PPM Software: What Is It, and Does Your Business Need to Use It?

PPM software can lead your small business more reliably toward your company’s long-term goals.

Project portfolio management (PPM) is an often-misunderstood component of business planning and overall strategy. It is similar in name to project management (PM). That’s why many new entrepreneurs and managers mistake the two for being comparable. However, PM refers to the process of allocating resources to and effectively executing individual projects.

In contrast, PPM is the process of determining which projects to take on. Additionally, this process includes allocating the right project managers to be responsible for each project. It also includes organizing timelines, predicting profitability, and keeping all processes in line with the company’s overall goals.

It’s a complicated role. Thankfully, however, new lines of PPM software—like the products offered by Meisterplan—have made it more streamlined and efficient. The question is, do you really need PPM software to accomplish the responsibilities of a project portfolio manager?




Key Responsibilities of PPM

First, let’s explain some of the core responsibilities of a project portfolio manager, or PPM, in contrast with a PM, or project manager:

  • Project-related strategy. PPM’s are responsible for handling project-related strategy from a high level. For example, they’re the ones who decide which projects to take on, and who should be responsible for overseeing their ground-level execution.
  • Project prioritization. Another core responsibility of PPM’s is to prioritize projects. They ensure that projects are completed in an order that satisfies all deadlines and achieves high-level organizational goals. For example, a PPM may choose to favor one project over another because it offers more profitability. Or they might choose to work on a particular client’s project, if they expect that client will forward more work in the future. They may also choose a quick project to complete first, if revenue is an urgent priority.
  • Resource allocation. Depending on the project (and the nature of the organization), PPM’s may also be responsible for allocating resources for various projects. They may work to ensure each project has an appropriate project manager and a sufficient team of people to do the work efficiently. From there, it’s on the PM to delegate tasks and oversee day-to-day operations.
  • Organizational strategic compliance. PPM’s are ingrained in the culture, values, objectives, and strategies of their respective organizations, since they usually operate at an executive level. Accordingly, they’re responsible for making sure that all projects are accepted, assigned, and completed in a way that aligns with the goals and requirements of the organization.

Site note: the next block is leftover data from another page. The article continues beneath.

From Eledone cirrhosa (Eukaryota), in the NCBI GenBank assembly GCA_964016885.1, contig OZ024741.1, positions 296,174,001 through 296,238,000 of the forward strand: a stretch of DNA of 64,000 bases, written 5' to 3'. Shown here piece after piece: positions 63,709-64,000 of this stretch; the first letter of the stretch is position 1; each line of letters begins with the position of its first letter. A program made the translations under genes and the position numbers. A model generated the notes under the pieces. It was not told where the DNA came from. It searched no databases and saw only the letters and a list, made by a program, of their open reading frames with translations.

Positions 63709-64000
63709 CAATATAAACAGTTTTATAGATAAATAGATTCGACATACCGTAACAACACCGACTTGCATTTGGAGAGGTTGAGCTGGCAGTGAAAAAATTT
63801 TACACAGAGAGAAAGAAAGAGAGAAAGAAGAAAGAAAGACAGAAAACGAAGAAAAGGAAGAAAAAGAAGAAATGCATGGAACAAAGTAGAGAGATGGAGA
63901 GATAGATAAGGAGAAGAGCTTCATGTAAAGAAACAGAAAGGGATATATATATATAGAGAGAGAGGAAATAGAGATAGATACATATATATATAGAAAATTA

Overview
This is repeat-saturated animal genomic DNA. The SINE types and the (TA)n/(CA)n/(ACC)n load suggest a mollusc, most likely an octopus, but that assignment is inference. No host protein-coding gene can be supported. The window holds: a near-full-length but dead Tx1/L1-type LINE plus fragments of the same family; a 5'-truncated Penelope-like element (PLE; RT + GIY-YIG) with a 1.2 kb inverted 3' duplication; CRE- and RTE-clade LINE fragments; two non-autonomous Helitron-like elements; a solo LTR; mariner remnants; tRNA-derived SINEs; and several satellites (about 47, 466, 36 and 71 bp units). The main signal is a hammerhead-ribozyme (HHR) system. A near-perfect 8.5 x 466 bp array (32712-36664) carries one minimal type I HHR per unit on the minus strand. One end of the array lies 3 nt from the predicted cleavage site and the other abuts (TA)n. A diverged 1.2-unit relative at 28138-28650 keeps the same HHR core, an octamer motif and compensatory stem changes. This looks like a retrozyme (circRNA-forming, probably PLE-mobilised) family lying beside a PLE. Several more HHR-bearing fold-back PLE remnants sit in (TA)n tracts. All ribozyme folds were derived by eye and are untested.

• Project analysis. PPM’s are also responsible for retroactive project analysis. That is, they examine how each project benefited the organization and determine whether there were any missteps that could have been prevented. This is mostly to aid in future decisions.



Main Benefits of PPM Software

So how could PPM software help?

  • Data management. PPM software keeps the data on all projects in one place, so PPM’s can easily compare two different projects and/or crunch the numbers to ensure they’re making the correct logical decision.
  • Visual tools. Most modern PPM platforms also offer visual tools, which make it easy for PPM’s to intuitively grasp how each project in the portfolio plays into the bigger picture. It increases their speed of analysis and makes the data more accessible.
  • Alerts and reminders. Some PPM systems also offer alerts and reminders. That is, they notify PPM’s of incoming projects, upcoming deadlines, or other action-related items. This isn’t strictly necessary but is a valuable organization tool.
  • Goal tracking. PPM platforms can also help PPM’s keep track of their high-level and project-level goals. They may be useful in communicating those goals to PM’s and other lower-level players for each project.
  • Reports. Finally, PPM software is useful for generating high-level reports on each project. And they’re a good tool for the portfolio as a whole. That’s because they give a better understanding of  things like profitability and resource management.


Is It Really Necessary?

Strictly speaking, it’s not “necessary” to have PPM software, or even to have a specific PPM role within your organization. However, without one, you may not be able to organize your projects efficiently. It might also be harder to maintain a project management process that’s in line with your organization’s core values and goals.

In conclusion, PPM software isn’t absolutely essential for a PPM to be successful. However, it will make their job significantly easier, more transparent, and more measurable. Considering the relatively low cost of adoption, there aren’t many reasons against using it.